The recording of “When Something Is Wrong with My Baby” was the definitive star-making moment of Dave Prater’s career. With one line, Prater proved himself to be one of the finest balladeers of the sixties, delivering a heart-wrenching take on what Stax historian Rob Bowman has called “one of the most sublime records in soul music’s history.” Reviewing one of Sam & Dave’s final shows together, in 1980, for the Globe and Mail, critic Paul McGrath wrote: “The soul method was revealed in its full glory during ‘When Something Is Wrong With My Baby.’ The horns became louder and Prater so forceful he had to step back from the microphone, all of them leading to the dead spot just before the chorus when the whole world seems to drop away in the silence, leaving only the two voices to bring it back again.”

This is the tune that nearly everyone close to Prater has named as their favorite Sam & Dave song.

“Small Portion of Your Love” (1967)

Sam & Dave

Released as the B-side of “When Something Is Wrong with My Baby,” this understated mid-tempo ballad is one of the finest examples of the dynamic interplay between Moore and Prater’s voices, with the two alternating between singing harmony and trading off lines during the call-and-response outro. Written by Hayes and Porter, “Small Portion of Your Love” might be the best bridge between the church-filled gospel revivalism made famous in Sam & Dave’s biggest hits and the softer, more tender pop-based balladry that the two singers began their career with. It also may be Porter’s personal all-time favorite Sam & Dave song. “Just listen to the texture of how they perform that song,” Porter once said. “You want to hear how great they were together? Listen to that song.”

“Let It Be Me” (1967)

Sam & Dave

Sam & Dave cut this rendition of the saccharine duet made famous by the Everly Brothers for the Soul Men LP in 1967. In the style of the Everlys, Moore and Prater sing in delicate harmony on nearly every line on the tune. But while the original relied on the Everlys’ smooth-flowing, dream-like vocal delivery, Sam & Dave offer a more staccatoed intonation, turning the song into an elegant r&b anthem. Though first-rate, like many other slower Sam & Dave songs during this period “Let It Be Me” fell to the wayside in favor of the more up-tempo singles Stax and Atlantic ended up releasing for them. “When we got a niche with up-tempo things happening with Sam & Dave we just tried to ride that,” Porter says in Soulsville USA. “[In retrospect] we should have done more ballads.”

“Just Keep Holdin On” (1967)

Sam & Dave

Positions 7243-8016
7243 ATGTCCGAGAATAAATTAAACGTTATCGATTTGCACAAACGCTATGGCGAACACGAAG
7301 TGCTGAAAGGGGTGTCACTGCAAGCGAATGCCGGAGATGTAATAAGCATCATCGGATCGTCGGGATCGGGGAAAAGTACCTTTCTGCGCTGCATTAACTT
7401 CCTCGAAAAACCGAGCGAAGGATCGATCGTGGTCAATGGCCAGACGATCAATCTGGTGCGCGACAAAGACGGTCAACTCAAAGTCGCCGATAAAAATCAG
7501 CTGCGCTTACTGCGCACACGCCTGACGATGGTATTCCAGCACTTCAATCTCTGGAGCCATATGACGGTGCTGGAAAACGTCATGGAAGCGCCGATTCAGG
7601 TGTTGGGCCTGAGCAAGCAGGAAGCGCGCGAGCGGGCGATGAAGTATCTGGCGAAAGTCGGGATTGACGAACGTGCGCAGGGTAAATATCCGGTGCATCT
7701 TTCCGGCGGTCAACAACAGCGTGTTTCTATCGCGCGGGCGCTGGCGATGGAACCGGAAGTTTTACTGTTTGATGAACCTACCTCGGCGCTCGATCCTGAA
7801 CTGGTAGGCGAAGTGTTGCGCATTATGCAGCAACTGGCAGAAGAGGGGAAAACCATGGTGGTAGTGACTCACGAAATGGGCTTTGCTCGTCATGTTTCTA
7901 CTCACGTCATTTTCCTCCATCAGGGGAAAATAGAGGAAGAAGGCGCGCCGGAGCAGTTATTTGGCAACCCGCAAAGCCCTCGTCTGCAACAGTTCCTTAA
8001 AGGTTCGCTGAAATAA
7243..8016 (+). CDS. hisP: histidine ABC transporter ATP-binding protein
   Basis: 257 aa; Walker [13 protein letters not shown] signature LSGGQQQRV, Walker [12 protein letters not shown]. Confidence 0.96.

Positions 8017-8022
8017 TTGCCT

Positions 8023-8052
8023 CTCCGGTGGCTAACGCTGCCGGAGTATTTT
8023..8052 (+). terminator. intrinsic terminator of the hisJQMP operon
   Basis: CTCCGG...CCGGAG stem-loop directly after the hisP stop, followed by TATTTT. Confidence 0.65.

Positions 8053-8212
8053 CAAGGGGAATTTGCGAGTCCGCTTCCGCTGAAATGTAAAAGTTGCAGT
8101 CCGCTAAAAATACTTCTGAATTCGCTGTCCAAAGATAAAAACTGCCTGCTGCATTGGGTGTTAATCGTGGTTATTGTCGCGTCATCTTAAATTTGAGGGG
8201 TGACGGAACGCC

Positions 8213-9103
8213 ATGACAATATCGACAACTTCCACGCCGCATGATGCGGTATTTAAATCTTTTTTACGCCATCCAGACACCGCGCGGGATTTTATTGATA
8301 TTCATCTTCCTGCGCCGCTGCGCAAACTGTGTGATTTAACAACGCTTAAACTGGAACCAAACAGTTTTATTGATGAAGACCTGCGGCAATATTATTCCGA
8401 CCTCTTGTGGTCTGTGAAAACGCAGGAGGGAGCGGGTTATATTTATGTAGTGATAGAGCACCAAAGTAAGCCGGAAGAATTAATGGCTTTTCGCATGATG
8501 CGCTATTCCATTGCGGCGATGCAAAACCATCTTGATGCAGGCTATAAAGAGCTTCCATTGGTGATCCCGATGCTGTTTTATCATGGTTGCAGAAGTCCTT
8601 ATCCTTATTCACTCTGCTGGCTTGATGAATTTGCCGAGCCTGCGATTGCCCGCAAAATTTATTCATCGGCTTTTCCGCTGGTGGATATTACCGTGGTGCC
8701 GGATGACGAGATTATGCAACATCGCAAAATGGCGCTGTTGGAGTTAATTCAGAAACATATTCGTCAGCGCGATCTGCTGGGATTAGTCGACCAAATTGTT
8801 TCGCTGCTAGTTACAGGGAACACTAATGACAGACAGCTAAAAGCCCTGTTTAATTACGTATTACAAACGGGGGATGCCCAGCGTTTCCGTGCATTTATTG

After Sam & Dave struck big with their 1965 hit “Hold on, I’m Comin’,” the songwriters and label heads at Stax and Atlantic tried to capitalize on the phenomenal success of the single with follow-ups like “Hold On” and “Just Keep Holding on.” The latter, released on Soul Men, is one of the most bizarrely moving songs in the group’s discography. Written by Stax President Al Bell and Booker T. Jones, “Just Keep Holding On” feels like stumbling into a conversation you shouldn’t be hearing, a private sit-down between two old partners talking through their troubles. After Prater takes the quivering, gorgeous first verse, Moore begins to address his partner, no longer even bothering to sing: “Now listen to me, I know your friends say it, Dave, a long time ago that I was no good,” Moore pleads, as the Booker T & the MG’s horn section slowly begins swelling towards the final chorus. “Maybe they’re right. I don’t know. I didn’t even treat you like I should’ve.”  

“Keep My Fingers Crossed” (1971)

Dave Prater

“They just put ’em out and that was that. No promotion,” Dave Prater once said of his short-lived attempt as a solo artist. Prater released just two songs under his own name in his entire career, both coming in 1971 after one of Sam & Dave’s early, temporary breakups. Prater always wanted to have the chance to sing more pop and delicate balladry (his two favorite songs were Elvis’s “The Wonder of You” and Willie Nelson’s “You Were Always On My Mind”), and his two sides without Moore might have provided an interesting opportunity to explore his softer side. But in an effort to spark interest in Prater’s solo career the debut single became a close imitation of the type of driving r&b Porter and Hayes had already mastered at Stax. Written by a young Clarence Reid (who would go on to become the pioneering, controversial rapper Blowfly), “Keep My Fingers Crossed” is a fascinating portrait of an artist trying, for the first and only time, to explore his solo voice.

Read Jonathan Bernstein’s profile of Dave Prater, 
You Don’t Know What You Mean To Me

Jonathan Bernstein

Jonathan Bernstein is a research editor at Rolling Stone. His writing has appeared in the Guardian, GQ, Pitchfork, and the Village Voice. He lives in Brooklyn.